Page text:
To join such noble ranks of encouraging green energy, Deutsche Post, crowned as largest courier delivery group in the world, it has pitched-in $552 million to encourage the light electric vehicles and micro e-mobility’s mass scale manufacturing. For such a purpose, a China based manufacturing group, Chery Holding Group, has been roped in, with the objective of developing around 100,000 scooters every year, certainly, post lockdown.
Finally, whole of shipping sector is replete with such instances where efforts are taken towards promoting green energy. And, aiming the year 2030, ships and marine fuels approved as zero-carbon emissions units, have been encouraged at length.
Vehicles Have Grown Autonomous:
Not surprisingly, such programmed vehicles (trucks, delivery vans and drones) are rightly considered to be the stepping stones in the evolution of Logistics industry, mega revamp is expected in this industry, post lockdown period, but such would still be in limited manner or in trial phase. Still, such is the most talked about aspect of this industry spanning the world.
In such an effort, TuSimple, a group of prominence when one thinks about autonomous driving, has found a huge favour from UPS ventures. Now, they explore the hidden the potential of self-driven trucks which are pressed into service on specific routes in US state of Arizona. Now, they explore the scope to unfold by it to revamp service structure in UPS network.
There are some other companies such as Daimler, Tesla Starsky Robotics, Einride and Embark which endeavour hard to get out of freight trucks completely. Further, and to the extreme amazement of technocrats, autonomous vehicles concept has triggered a widespread interest in other allied companies as well and Fleet maintenance is one such example. Now, Austrian Airlines harp upon drones to carry out regular maintenance and to highlight any major outside damage done to aircrafts. Clearly, by inviting drones for such a purpose , a company can not only slash costs but will also lessen the burden from technicians. Then, for delivering small packages too, drones are being kept in mind and into service while the trend is very likely to pick-up mainstream pace in this year following lockdown, even though pilot projects are being done in many US cities but in limited way. UPS has, in fact, shaken America, for good reasons, by conducting drone-type airline across nation, but still, it is in the pilot mode and many other groups are likely to join-in, wherein Alphabet Wing holds prominence.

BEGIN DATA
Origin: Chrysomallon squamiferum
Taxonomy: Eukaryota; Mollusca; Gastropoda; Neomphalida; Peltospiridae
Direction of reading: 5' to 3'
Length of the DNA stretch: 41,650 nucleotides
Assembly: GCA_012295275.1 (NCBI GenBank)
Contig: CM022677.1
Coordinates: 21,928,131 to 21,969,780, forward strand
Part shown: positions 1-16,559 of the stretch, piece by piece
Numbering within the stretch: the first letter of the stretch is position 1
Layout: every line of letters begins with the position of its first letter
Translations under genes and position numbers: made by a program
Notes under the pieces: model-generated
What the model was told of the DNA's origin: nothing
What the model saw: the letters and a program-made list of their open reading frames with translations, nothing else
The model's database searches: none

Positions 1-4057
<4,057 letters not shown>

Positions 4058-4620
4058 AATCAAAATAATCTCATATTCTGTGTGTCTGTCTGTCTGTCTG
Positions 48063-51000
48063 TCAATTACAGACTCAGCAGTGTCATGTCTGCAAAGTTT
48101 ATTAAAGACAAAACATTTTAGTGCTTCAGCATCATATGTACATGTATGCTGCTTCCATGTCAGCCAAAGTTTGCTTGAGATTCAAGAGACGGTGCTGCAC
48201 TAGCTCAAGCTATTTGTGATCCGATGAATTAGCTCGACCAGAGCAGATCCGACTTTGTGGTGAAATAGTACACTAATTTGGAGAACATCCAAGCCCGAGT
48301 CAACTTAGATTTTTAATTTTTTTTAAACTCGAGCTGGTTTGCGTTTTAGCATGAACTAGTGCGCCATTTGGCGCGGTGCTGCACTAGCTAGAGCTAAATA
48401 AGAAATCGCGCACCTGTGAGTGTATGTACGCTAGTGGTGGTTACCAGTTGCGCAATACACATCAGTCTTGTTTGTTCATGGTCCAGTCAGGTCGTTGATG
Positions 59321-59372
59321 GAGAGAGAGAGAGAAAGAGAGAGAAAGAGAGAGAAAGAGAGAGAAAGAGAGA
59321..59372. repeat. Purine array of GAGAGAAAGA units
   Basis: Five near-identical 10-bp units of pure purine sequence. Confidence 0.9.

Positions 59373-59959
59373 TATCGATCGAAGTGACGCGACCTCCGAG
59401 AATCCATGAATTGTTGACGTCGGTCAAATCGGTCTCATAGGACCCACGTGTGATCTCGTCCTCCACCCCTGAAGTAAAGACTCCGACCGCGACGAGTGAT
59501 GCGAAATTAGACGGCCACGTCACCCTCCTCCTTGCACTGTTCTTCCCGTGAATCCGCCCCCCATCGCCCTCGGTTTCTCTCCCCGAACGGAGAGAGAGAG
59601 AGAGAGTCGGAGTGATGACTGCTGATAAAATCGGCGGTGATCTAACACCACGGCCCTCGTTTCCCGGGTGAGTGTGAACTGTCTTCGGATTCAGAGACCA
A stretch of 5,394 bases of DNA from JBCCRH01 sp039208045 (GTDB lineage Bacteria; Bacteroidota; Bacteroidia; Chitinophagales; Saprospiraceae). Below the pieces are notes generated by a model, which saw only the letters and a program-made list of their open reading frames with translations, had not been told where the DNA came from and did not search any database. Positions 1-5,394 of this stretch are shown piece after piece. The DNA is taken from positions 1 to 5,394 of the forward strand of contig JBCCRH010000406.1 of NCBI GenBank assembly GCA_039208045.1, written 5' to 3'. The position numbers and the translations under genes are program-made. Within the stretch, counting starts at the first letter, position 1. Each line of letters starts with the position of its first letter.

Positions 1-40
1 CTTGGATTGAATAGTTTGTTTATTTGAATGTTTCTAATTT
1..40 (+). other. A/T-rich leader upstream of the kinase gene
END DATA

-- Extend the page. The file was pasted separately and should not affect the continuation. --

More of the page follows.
Warehouses Are Manned By Perfected Robots:
Not a hidden fact that in recent years, warehouses have seen rapid tech-involvement in its operations and in the operating months ahead post lockdown, such a trend is likely to continue on an even wider scale. In warehouse management, specially programmed robots are put into service and Global Customer Report 2019 simply indicates a mammoth 18% rise every year in the testing of warehouse robotics. In such a race for excellence, Boston Dynamics’s brand in warehouse robot range is, “Handle” takes the lead which is basically developed as autonomous circuitry being, designed with a long distance in reaching out, perfected with high-end visionary sensors. With this, trucks are unloaded, boxes can be carried to and from places within sprawling warehouse while the task of building pallets is also there.
Undoubtedly, from vehicles requiring no human drivers to multipurpose robots to gadgets that are adjusted perfectly under the sleeves, with supreme robotization, speedy movement and efficient handling of goods and other processes is ensured. There are golden examples of companies like GreyOrange and Locus Robotics which have fully handed every inch of their warehouses to autonomous robots, which are seen diligently moving and carrying the goods around. Further, explicit operational accuracy is being secured on the back of machine-learning technologies and through plush sensors resulting in transforming the warehouses into high-tech zones manned by AI (Artificial Intelligence) enabled beings.